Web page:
Fuel project to curb plastic attack on seas
With rapid development and a growing appetite for plastic, Asia is on track to become a major contributor to the vortexes of rubbish in the world's oceans, a marine conservation group has warned.
There are signs that Hong Kong could already be partly to blame for the pollution.
But a joint project in the city is seeking to stop some of the tide of rubbish and turn it into fuel.
Doug Woodring, co-founder of Project Kaisei, a marine conservation non-profit working to remove rubbish from the world's oceans, says that some industry estimates predict the appetite for plastics in Asia will rise from 20 kilograms per person per year in 2008 to 36 kilograms by 2015.
Woodring says that given the region's lack of recycling facilities and landfills, a portion of this mounting pile of plastic is bound to end up in the ocean, adding to the several ever-growing 'trash vortexes'.
Trash vortexes are remote parts of the world's oceans where currents bring together plastic detritus like lighters, bottle caps and nets.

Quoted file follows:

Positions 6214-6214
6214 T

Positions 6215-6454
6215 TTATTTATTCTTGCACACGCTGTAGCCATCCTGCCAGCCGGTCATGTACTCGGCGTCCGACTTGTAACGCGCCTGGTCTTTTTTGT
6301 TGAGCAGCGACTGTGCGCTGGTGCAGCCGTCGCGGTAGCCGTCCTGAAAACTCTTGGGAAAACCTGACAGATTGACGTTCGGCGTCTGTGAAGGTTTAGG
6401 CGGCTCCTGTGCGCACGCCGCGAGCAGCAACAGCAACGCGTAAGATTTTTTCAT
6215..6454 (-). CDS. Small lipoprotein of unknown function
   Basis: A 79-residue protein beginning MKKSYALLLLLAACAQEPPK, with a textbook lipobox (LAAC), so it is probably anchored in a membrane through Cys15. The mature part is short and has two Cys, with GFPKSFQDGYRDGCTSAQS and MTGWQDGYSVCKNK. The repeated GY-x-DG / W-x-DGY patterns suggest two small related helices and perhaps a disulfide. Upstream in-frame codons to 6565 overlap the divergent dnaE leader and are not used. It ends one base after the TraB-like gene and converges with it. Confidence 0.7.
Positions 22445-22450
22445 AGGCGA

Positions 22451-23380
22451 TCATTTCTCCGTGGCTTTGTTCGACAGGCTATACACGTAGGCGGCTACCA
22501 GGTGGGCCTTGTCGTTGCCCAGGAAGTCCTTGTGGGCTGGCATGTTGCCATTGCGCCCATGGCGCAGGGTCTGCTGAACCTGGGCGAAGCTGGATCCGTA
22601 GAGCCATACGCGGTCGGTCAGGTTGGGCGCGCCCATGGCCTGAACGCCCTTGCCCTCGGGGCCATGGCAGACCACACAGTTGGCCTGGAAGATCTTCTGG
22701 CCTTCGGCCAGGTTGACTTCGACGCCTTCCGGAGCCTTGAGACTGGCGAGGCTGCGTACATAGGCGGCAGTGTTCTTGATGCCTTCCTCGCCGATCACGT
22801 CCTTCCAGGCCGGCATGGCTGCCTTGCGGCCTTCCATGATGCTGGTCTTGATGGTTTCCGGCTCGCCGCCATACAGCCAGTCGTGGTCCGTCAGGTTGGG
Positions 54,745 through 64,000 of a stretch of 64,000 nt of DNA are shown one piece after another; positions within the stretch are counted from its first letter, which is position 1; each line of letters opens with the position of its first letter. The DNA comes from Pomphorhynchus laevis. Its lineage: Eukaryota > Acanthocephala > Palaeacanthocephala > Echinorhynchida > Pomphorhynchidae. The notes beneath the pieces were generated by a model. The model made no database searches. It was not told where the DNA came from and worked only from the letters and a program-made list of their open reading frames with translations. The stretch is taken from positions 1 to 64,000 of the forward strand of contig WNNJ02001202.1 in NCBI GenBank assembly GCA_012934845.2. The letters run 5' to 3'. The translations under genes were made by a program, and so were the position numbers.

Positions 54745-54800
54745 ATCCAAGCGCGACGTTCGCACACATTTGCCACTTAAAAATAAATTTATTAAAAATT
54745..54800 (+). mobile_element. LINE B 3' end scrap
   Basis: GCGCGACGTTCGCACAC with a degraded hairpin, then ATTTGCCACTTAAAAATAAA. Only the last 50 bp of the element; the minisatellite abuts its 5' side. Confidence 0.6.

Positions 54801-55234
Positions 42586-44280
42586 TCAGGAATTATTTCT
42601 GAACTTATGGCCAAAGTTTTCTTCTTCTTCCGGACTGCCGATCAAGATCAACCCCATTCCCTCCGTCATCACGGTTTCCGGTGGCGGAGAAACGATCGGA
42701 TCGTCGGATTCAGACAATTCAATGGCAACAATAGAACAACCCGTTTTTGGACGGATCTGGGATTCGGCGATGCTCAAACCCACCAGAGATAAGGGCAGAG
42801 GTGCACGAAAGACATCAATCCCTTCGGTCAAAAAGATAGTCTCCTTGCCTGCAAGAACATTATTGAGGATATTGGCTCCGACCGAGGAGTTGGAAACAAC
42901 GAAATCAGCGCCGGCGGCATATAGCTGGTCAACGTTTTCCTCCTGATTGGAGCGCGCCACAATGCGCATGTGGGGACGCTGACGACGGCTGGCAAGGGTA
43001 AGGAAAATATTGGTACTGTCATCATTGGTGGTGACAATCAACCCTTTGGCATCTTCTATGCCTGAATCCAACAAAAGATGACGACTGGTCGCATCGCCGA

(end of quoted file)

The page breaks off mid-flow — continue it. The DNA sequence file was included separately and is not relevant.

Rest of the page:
The largest of the five known is in the North Pacific, with some scientists estimating the total contaminated area to be as big as the US state of Texas.
The impact of the rubbish can be gruesome. Autopsies of seabirds show stomachs lined with lighters and other bits of colourful plastic. Turtles struggle to survive with nets strangling their torsos. And micro-particles of plastic collect in fish, which can ultimately end up on dinner tables, according to Woodring.
'We tested fish of 5cm or less in the [North Pacific] area to see if they contained plastic - 10 per cent of the fish had plastic in them,' Woodring said. 'But without more studies, it's hard to know the exact impact.'
Hong Kong could easily be a culprit. Project Kaisei says pieces of plastic with Chinese characters have been seen among the rubbish in the North Pacific vortex.
Hong Kong does have a ravenous appetite for plastic. According to the Environmental Protection Department, the city threw away 3,991 tonnes of plastic per day in 2009. And last year more than 36 tonnes of rubbish was removed from stretches of the Hong Kong coastline in beach clean-ups by the public.
But there is some cause for optimism. Woodring and the Project Kaisei team are working with Hong Kong-based Ecotech Recycling to promote its plastic-to-fuel technology to stop at least some of the waste even reaching the water.
The hope is that the plastic destined for landfills can be collected and converted into marine-grade diesel fuel - possibly to power clean-up vessels.
Ecotech project manager Bryan Ching says the company is applying for various government licences to operate its conversion plant in Fo Tan.
Woodring says a number of Pacific island and South American nations are interested in the conversion technology and the Philippines may be the first to adopt it.